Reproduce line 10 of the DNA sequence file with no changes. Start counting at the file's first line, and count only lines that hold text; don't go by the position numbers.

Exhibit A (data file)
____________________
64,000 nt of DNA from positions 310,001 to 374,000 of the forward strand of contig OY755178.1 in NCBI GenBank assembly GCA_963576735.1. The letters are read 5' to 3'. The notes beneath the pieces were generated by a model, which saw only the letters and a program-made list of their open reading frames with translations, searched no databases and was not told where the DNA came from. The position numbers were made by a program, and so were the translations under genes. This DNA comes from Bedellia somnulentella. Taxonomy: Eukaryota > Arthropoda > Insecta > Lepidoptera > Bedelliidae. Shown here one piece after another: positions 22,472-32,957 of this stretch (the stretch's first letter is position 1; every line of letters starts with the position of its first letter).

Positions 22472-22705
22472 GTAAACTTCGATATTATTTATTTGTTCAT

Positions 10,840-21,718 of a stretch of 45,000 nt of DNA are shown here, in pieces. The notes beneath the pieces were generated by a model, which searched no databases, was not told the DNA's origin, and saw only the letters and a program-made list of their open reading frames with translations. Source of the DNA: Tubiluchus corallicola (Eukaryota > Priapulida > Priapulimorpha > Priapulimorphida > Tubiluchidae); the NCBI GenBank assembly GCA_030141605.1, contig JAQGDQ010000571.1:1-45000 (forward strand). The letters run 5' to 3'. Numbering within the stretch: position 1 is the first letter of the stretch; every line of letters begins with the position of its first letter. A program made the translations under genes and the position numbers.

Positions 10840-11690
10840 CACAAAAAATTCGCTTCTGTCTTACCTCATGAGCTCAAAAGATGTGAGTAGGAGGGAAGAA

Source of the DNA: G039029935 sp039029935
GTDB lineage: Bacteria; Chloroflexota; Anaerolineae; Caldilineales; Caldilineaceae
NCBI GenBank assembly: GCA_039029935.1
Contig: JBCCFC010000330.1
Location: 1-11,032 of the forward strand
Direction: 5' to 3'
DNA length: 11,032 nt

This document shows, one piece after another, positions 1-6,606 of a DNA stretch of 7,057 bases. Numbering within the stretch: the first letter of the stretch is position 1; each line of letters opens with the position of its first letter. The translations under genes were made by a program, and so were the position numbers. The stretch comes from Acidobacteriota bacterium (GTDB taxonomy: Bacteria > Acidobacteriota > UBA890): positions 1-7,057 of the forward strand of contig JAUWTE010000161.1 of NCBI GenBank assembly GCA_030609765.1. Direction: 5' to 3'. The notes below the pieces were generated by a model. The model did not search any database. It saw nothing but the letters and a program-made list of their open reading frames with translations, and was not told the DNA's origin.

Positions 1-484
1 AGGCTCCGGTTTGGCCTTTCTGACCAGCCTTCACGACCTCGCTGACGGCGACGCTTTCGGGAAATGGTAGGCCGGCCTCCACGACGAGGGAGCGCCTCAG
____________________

Contig: JBCCFC010000330.1